Master of Computer Application (MCA) – Semester 4 MC0077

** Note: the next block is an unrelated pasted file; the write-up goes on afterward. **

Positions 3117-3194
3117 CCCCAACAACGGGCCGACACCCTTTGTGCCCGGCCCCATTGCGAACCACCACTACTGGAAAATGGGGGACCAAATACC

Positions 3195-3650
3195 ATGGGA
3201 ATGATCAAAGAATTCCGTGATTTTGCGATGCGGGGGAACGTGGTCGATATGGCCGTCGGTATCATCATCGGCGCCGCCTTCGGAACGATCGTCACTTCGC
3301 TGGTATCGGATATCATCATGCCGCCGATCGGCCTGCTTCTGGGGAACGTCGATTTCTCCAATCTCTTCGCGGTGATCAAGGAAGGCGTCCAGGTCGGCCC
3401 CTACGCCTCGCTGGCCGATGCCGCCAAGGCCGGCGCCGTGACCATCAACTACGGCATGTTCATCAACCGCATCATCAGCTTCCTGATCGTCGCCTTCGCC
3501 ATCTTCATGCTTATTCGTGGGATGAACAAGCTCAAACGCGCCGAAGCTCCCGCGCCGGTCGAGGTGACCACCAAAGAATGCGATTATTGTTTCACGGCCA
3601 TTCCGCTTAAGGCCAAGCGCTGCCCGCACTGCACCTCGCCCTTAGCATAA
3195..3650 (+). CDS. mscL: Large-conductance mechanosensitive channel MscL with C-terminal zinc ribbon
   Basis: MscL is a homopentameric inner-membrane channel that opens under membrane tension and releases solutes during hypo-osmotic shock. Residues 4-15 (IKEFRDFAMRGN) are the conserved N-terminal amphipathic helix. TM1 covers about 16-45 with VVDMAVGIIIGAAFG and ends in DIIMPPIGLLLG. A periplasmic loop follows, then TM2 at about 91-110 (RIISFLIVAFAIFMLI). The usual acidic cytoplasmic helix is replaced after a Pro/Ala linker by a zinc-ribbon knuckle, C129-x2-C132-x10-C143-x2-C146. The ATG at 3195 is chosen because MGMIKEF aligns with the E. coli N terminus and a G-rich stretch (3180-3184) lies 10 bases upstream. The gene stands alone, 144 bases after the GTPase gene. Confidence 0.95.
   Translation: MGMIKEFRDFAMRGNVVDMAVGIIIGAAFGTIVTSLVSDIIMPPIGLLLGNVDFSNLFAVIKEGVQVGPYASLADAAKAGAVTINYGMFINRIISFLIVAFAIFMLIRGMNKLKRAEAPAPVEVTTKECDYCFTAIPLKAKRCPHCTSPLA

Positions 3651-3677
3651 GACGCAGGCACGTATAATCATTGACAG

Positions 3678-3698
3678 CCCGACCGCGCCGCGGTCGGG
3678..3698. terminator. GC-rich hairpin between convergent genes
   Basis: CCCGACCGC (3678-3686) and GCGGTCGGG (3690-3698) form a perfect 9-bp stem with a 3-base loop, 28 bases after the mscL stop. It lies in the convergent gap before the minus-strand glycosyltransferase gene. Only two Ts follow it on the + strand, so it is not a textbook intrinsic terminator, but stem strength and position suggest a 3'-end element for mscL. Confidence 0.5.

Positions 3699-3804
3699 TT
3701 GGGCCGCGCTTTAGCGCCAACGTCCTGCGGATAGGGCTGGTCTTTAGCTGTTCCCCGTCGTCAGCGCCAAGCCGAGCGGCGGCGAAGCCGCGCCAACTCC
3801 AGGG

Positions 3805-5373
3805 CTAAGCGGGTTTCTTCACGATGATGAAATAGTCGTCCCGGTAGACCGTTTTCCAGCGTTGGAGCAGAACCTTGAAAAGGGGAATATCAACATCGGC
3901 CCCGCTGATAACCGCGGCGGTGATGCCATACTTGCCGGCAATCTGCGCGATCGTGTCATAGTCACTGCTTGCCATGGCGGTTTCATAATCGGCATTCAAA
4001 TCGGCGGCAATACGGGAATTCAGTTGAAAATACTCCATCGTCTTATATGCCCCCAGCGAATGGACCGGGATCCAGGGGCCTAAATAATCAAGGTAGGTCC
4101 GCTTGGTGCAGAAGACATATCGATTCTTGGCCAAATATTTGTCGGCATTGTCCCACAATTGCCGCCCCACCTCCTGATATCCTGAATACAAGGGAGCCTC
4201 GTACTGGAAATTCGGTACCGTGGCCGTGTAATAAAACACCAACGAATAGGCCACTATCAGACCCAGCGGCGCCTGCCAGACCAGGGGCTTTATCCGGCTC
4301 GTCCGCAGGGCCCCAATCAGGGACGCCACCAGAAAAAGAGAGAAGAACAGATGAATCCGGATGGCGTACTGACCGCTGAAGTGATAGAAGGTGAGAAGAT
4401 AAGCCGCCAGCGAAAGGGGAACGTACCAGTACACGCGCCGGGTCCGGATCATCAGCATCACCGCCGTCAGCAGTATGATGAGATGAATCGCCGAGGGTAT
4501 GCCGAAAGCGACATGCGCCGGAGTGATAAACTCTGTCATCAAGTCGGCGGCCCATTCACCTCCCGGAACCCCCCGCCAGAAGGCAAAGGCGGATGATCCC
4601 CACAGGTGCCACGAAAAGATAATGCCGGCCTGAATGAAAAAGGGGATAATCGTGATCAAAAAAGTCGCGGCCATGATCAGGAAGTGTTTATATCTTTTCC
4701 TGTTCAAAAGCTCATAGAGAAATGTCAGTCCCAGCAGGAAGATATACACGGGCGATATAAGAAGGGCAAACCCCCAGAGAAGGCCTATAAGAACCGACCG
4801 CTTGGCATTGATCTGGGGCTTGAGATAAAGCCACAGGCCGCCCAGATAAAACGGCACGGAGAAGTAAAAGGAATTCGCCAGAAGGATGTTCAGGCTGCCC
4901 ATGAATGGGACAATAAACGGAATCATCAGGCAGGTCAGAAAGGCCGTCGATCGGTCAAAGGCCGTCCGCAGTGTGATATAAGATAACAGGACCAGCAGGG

1MC0077 – Advanced Database SystemsQuestion 1- List and explain various Normal Forms. How BCNF differs from the ThirdNormal Form and 4th Normal forms?First Normal Form - First normal form (1NF) is a property of a relation in a relationaldatabase. A relation is in first normal form if the domain of each attribute contains onlyatomic values, and the value of each attribute contains only a single value from that domain.First normal form is an essential property of a relation in a relational database. Databasenormalization is the process of representing a database in terms of relations in standardnormal forms, where first normal is a minimal requirement. First normal form deals with the"shape" of a record type. Under first normal form, all occurrences of a record type mustcontain the same number of fields. First normal form excludes variable repeating fields andgroups.Second Normal Form - Second normal form (2NF) is a normal form used in databasenormalization. A table that is in first normal form (1NF) must meet additional criteria if it is toqualify for second normal form. Specifically: a table is in 2NF if and only if it is in 1NF and nonon-prime attribute is dependent on any proper subset of any candidate key of the table. Anon-prime attribute of a table is an attribute that is not a part of any candidate key of thetable. Put simply, a table is in 2NF if and only if it is in 1NF and every non-prime attribute ofthe table is either dependent on the whole of a candidate key, or on another non-primeattribute. When a 1NF table has no composite candidate keys (candidate keys consisting ofmore than one attribute), the table is automatically in 2NF. Second and third normal formsdeal with the relationship between non-key and key fields.Third normal form - Third normal form is a normal form used in database normalization. Atable is in 3NF if and only if both of the following conditions hold: The relation R (table) is insecond normal form (2NF), every non-prime attribute of R is non-transitively dependent (i.e.directly dependent) on every super key of R.Fourth Normal form - Under the fourth normal form, a table cannot have more than one multivalued column. A multivalve column is one where a single entity can have more than oneattribute for that column.Fifth Normal Form - Fifth normal form deals with cases where information can bereconstructed from smaller pieces of information that can be maintained with lessredundancy. Second, third, and fourth normal forms also serve this purpose, but fifth normalform generalizes to cases not covered by the others. The fifth normal form is created byremoving any columns that can be created from smaller pieces of data that can bemaintained with less redundancy.Difference between BCNF and Third Normal FormBoth 3NF and BCNF are normal forms that are used in relational databases to minimizeredundancies in tables. In a table that is in the BCNF normal form, for every non-trivial